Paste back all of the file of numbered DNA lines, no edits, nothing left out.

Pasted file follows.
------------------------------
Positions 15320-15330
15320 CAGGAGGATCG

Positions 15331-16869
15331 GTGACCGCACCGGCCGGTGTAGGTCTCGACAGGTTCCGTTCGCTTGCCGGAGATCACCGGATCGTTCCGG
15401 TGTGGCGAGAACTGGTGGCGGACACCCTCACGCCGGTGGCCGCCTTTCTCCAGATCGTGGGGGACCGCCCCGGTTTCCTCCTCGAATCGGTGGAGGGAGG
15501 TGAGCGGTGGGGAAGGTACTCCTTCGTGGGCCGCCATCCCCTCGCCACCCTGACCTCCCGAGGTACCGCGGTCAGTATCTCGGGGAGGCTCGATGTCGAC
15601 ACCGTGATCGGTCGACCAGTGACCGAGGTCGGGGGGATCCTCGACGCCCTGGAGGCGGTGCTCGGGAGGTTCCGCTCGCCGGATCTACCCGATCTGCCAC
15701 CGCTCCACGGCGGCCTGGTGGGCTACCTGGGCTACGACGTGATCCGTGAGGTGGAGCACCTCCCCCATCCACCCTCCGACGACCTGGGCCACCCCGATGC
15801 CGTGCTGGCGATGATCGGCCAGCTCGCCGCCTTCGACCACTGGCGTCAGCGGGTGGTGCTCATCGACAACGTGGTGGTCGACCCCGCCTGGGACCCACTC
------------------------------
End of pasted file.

Positions 15320-15330
15320 CAGGAGGATCG

Positions 15331-16869
15331 GTGACCGCACCGGCCGGTGTAGGTCTCGACAGGTTCCGTTCGCTTGCCGGAGATCACCGGATCGTTCCGG
15401 TGTGGCGAGAACTGGTGGCGGACACCCTCACGCCGGTGGCCGCCTTTCTCCAGATCGTGGGGGACCGCCCCGGTTTCCTCCTCGAATCGGTGGAGGGAGG
15501 TGAGCGGTGGGGAAGGTACTCCTTCGTGGGCCGCCATCCCCTCGCCACCCTGACCTCCCGAGGTACCGCGGTCAGTATCTCGGGGAGGCTCGATGTCGAC
15601 ACCGTGATCGGTCGACCAGTGACCGAGGTCGGGGGGATCCTCGACGCCCTGGAGGCGGTGCTCGGGAGGTTCCGCTCGCCGGATCTACCCGATCTGCCAC
15701 CGCTCCACGGCGGCCTGGTGGGCTACCTGGGCTACGACGTGATCCGTGAGGTGGAGCACCTCCCCCATCCACCCTCCGACGACCTGGGCCACCCCGATGC
15801 CGTGCTGGCGATGATCGGCCAGCTCGCCGCCTTCGACCACTGGCGTCAGCGGGTGGTGCTCATCGACAACGTGGTGGTCGACCCCGCCTGGGACCCACTC